|Publication number||US6904874 B1|
|Application number||US 10/809,116|
|Publication date||Jun 14, 2005|
|Filing date||Mar 25, 2004|
|Priority date||Mar 25, 2004|
|Publication number||10809116, 809116, US 6904874 B1, US 6904874B1, US-B1-6904874, US6904874 B1, US6904874B1|
|Inventors||Michael A. Pouchak, Jeffrey M. Hammer|
|Original Assignee||Honeywell International Inc.|
|Export Citation||BiBTeX, EndNote, RefMan|
|Patent Citations (12), Non-Patent Citations (5), Referenced by (15), Classifications (10), Legal Events (4)|
|External Links: USPTO, USPTO Assignment, Espacenet|
The present invention is related to the field of hot water boilers, and more particularly, to control systems for high efficiency condensing hot water boilers or water heaters.
Recent advances in boiler technology have yielded high efficiency condensing boilers. A high efficiency condensing boiler has a primary heat exchanger and a secondary heat exchanger. Circulating fluid (such as return water) going through a high efficiency condensing boiler typically passes through the secondary heat exchanger and then enters the primary heat exchanger. The primary heat exchanger receives heat from burning fuel, while the secondary heat exchanger receives exhaust fumes from the primary heat exchanger for heat exchange with the circulating fluid. A temperature sensor sensed the circulating fluid entering the secondary heat exchanger and may be referred to as an “inlet” or “return” fluid temperature sensor. Circulating fluid entering the primary heat exchanger is monitored by another temperature sensor that is referred to as a “bypass” temperature sensor.
In many high efficiency condensing boilers, condensation in the primary heat exchanger can cause damage to the internal components of the primary heat exchanger. In such boilers, condensation should be minimized or prevented in the primary heat exchanger. Condensation is typically allowed to occur in the secondary heat exchanger, as the secondary heat exchanger is often constructed to withstand such condensation. In many cases, and to help minimize or prevent condensation from occurring in the primary heat exchanger, it is often desirable to keep the bypass water temperature above some minimum temperature.
The secondary heat exchanger typically causes, at most, about a ten degree rise in temperature of the returning fluid passing there through. To help keep the bypass temperature above the desired level, some high efficiency condensing boilers provide a bypass system that often includes a bypass valve that can be opened or closed, as needed, to maintain the bypass temperature at the boiler input by routing fluid leaving the primary heat exchanger back to the inlet to the primary heat exchanger.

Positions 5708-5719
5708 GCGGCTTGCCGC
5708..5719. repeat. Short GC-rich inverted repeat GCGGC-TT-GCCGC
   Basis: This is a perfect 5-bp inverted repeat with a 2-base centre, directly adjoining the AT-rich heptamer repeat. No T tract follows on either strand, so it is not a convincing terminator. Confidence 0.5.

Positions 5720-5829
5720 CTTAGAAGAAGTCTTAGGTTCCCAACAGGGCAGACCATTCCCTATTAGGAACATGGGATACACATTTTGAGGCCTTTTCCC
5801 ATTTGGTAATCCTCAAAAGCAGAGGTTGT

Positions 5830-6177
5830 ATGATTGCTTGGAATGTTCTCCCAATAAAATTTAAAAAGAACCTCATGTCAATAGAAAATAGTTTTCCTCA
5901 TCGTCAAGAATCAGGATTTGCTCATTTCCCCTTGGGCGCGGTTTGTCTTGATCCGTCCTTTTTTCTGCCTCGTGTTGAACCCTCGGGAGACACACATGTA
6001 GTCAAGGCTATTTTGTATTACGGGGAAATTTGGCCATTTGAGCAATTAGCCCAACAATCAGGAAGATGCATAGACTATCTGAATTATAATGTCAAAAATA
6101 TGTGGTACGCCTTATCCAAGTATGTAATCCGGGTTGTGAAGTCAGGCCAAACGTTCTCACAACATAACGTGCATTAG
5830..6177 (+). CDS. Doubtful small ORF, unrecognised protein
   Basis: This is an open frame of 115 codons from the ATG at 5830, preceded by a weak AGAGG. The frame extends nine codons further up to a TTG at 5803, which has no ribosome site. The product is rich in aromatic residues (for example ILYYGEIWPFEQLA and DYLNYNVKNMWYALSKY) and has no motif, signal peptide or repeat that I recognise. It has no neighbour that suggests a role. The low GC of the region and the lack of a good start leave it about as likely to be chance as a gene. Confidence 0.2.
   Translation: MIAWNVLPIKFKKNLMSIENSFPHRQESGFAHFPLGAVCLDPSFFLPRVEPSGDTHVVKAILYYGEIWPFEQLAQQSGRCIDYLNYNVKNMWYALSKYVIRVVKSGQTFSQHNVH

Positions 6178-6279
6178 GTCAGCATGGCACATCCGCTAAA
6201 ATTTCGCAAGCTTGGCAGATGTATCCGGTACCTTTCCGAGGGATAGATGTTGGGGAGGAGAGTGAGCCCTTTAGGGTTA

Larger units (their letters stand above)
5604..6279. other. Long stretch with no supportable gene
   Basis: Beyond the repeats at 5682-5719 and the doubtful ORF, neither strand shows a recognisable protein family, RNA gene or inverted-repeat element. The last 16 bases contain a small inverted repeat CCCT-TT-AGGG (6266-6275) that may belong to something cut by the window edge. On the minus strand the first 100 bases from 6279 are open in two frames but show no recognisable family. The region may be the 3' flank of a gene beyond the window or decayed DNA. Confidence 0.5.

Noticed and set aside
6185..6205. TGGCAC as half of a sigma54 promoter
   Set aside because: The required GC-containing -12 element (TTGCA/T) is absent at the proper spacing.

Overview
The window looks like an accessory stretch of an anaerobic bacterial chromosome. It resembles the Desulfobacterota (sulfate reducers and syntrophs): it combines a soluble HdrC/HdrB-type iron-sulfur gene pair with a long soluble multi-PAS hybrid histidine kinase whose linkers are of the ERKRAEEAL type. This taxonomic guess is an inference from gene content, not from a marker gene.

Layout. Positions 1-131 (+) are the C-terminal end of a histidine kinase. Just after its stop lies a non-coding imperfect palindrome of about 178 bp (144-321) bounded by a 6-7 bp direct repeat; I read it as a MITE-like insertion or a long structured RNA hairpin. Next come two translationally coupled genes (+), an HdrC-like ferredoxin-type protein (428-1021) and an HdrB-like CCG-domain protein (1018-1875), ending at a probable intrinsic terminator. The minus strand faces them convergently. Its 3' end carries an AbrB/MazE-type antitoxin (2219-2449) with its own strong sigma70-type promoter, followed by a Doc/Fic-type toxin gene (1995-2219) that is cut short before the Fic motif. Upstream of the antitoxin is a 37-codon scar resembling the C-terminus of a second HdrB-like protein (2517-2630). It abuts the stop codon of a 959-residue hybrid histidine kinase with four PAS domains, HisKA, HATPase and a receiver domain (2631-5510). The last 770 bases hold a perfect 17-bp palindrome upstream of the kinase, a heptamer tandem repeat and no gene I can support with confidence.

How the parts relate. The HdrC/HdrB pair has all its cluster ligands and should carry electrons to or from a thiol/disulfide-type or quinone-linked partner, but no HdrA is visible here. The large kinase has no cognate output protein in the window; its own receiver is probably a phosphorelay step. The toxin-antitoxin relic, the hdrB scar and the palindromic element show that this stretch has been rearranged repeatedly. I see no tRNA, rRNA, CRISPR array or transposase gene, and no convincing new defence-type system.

Some applications include using a high efficiency condensing boiler to heat water that is supplied to circulation pipes under a sidewalk or driveway in cold climates (for example, to remove or prevent ice buildup). In such applications, hot water is supplied to the circulation pipes by the boiler, but a significant amount of heat is removed from the water before the water is returned to the boiler. As such, the water temperature at the inlet of the primary heat exchanger can be quite low, making it more difficult to maintain the bypass water temperature above the minimum temperature value in a robust and efficient manner.
The present invention, in a first embodiment, provides methods of controlling a boiler system. One illustrative method includes controlling the bypass temperature by increasing the firing rate of the boiler. Further methods include bypass temperature control methods wherein both regular and fast control methods are used, where the regular method operates to control bypass temperature by using, first, a bypass valve, and second, possible increases in firing rate. The fast control method responds to particular situations indicating potential condensation in a primary heat exchanger to increase firing rate without waiting for a bypass valve to fully open. Further embodiments include controllers programmed or containing programming for performing steps of the method embodiments.
The following detailed description should be read with reference to the drawings. The drawings, which are not necessarily to scale, depict illustrative embodiments and are not intended to limit the scope of the invention.
While much of the following detailed description focuses on an embodiment having one boiler, it should be understood that for multi-boiler systems, there are several manners for incorporating the present invention. If multiple boilers are used in parallel, then each boiler in the system may separately include a controller adapted to perform the methods which follow. Further, with multiple boilers, a single controller may adapt the following methods to enable a single boiler to have an increased firing rate for preventing condensation in other boilers, if so desired. If several boilers are used in series, then the following methods focus primarily on the goal of protecting the first boiler to receive returning water, as later boilers in the series should receive water at higher temperatures due to the work done by the first boiler in the series. As used herein, a heat exchanger intake indicates the portion of a heat exchanger for receiving a circulating fluid in order to heat the circulating fluid.
While the following detailed description discusses, primarily, water as the circulating fluid, any suitable fluid may be used for these methods, and if water is the circulating fluid, any desired or suitable additives may be used as well.